Greta Gerwig and Another BAFTA Snub

Written by Hebe Dobson-Mouawad

Greta Gerwig is a brilliant director. This isn’t up for debate. Little Women, written and directed by Gerwig, has proven popular with audiences and critics alike. Peter Bradshaw gave the film five stars, stating, ‘This is such a beguiling, generous film from Gerwig.’

When the BAFTA nominations were announced this morning, I was sure that the Academy was going to acknowledge her talent. And they did… for writing.

But guess who was recognised by BAFTA for their directing? Men. Sam Mendes, Martin Scorsese, Todd Phillips, Quentin Tarantino, and Bong Joon-ho. All worthy nominees for sure, but I can’t help feeling that Gerwig should be amongst them in this category. Turns out I’m not alone. Many fans took to Twitter to express their frustration that BAFTA had once again overlooked Gerwig as a director.

And the nominees are… all male. (Left to right: 1917, The Irishman, Joker, Once Upon a Time in Hollywood, The Parasite)

So why hasn’t Gerwig been nominated for Best Director?

Lady Bird – Gerwig’s beautiful coming-of-age story about a spirited teen from Sacramento – gained three BAFTA nominations in 2018. Best Director wasn’t one of them.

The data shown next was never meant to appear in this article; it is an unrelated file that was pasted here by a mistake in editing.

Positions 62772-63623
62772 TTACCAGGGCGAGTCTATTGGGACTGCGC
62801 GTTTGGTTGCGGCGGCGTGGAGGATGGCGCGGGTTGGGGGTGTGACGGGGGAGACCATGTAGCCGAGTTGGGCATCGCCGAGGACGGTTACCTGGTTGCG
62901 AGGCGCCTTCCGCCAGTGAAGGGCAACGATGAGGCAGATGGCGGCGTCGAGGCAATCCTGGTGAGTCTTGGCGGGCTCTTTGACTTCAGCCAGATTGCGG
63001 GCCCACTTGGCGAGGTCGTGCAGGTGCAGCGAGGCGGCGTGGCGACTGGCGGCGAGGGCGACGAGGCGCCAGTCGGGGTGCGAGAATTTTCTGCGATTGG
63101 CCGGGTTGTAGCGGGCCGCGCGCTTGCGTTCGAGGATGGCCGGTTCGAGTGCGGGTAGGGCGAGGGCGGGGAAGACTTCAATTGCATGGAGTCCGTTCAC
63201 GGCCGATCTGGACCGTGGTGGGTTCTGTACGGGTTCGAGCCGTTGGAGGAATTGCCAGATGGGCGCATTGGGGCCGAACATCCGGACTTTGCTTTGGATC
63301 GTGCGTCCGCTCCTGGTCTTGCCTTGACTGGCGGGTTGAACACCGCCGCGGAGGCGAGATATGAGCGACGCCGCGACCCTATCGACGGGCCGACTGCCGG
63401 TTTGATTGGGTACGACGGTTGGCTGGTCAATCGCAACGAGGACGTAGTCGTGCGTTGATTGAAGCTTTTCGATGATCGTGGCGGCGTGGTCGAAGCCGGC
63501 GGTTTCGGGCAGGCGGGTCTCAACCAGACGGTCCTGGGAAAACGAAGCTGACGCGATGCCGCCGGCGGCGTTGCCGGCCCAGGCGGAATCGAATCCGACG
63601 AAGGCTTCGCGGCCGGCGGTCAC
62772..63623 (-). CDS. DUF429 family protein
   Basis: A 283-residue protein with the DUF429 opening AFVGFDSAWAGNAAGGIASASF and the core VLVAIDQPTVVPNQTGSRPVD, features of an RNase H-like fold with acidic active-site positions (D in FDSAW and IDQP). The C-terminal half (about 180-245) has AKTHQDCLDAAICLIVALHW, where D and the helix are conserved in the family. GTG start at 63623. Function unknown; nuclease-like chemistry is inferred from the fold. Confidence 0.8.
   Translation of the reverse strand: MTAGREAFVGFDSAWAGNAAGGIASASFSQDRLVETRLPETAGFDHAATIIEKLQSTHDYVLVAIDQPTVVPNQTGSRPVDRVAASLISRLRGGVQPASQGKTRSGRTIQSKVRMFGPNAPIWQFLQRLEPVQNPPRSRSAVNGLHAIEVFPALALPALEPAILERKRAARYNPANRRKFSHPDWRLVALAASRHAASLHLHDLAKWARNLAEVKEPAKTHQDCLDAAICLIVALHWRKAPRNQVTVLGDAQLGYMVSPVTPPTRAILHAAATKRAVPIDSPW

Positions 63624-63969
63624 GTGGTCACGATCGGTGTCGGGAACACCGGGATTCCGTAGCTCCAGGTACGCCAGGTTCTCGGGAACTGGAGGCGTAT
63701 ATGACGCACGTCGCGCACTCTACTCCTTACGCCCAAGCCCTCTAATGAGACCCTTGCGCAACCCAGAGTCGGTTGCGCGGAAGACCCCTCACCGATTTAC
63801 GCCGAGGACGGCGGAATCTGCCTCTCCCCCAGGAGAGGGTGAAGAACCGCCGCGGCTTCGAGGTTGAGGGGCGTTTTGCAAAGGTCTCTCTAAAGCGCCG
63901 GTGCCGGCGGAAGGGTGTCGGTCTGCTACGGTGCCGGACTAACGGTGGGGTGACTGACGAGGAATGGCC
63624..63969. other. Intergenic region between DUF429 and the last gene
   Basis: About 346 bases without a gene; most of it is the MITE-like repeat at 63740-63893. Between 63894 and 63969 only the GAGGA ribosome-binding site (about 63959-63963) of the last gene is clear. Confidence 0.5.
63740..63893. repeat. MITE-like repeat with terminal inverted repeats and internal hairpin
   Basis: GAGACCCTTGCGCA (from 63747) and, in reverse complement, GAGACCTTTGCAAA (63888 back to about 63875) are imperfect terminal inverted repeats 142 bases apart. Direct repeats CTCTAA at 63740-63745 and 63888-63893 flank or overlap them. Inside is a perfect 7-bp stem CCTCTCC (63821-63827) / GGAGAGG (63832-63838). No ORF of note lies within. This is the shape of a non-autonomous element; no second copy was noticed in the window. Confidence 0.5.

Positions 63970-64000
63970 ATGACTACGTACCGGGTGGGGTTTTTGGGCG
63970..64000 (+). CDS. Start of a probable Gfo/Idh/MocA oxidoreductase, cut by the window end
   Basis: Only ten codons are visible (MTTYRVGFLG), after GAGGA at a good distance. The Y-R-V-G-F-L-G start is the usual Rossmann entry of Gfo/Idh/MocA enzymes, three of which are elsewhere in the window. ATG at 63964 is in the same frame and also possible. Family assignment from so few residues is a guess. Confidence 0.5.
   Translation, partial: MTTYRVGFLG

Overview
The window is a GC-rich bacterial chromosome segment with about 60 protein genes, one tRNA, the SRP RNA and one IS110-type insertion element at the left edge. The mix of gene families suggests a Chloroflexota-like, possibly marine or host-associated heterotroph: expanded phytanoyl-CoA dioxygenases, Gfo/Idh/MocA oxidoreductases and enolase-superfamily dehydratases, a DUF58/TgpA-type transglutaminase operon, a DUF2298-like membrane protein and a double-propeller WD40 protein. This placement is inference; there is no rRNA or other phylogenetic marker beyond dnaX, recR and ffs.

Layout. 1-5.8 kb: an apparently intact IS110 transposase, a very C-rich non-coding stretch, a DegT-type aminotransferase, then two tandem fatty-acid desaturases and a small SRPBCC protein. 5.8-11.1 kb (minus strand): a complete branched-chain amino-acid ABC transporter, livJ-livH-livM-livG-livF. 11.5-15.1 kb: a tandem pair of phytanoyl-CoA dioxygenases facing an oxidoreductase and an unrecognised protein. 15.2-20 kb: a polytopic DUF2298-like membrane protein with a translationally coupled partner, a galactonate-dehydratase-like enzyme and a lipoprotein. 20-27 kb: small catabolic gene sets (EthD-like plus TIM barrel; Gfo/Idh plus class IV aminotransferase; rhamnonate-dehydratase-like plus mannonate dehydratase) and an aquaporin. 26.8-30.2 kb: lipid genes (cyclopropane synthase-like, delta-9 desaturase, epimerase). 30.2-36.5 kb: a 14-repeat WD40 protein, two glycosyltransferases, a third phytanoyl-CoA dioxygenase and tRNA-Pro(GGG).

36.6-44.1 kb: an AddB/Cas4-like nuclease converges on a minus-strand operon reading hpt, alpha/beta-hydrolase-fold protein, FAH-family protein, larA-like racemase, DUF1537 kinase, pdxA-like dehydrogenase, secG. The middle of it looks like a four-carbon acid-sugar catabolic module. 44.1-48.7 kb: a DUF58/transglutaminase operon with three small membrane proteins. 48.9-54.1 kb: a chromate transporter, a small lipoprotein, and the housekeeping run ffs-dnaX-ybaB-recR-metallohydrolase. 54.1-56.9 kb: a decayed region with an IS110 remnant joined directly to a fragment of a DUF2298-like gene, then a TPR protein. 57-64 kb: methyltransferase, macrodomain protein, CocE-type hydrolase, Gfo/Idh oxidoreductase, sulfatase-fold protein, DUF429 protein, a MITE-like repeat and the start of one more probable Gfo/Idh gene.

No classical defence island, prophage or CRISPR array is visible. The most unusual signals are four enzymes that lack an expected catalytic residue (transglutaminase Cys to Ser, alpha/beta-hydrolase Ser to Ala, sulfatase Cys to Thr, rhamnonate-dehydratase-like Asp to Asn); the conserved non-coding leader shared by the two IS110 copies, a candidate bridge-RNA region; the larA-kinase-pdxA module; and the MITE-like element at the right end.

In fact the last woman nominated for Best Director was Kathryn Bigelow for Zero Dark Thirty in 2012. One would hope that a worthy female talent would have been nominated in the passing decade. Unfortunately, it appears that the Academy couldn’t find any.

Nor could BAFTA think of any people of colour to nominate for any of the four main acting categories. Jennifer Lopez (Hustlers), Lupita Nyong’o (Us), Awkwafina (The Farewell), Cynthia Erivo (Harriet), Eddie Murphy (Dolemite Is My Name) were all overlooked.

No nomination for JLo.

Just like Amanda Berry, CEO of BAFTA, those hoping for more diversity in the nominations were ‘very disappointed’. #BAFTAsSoWhite

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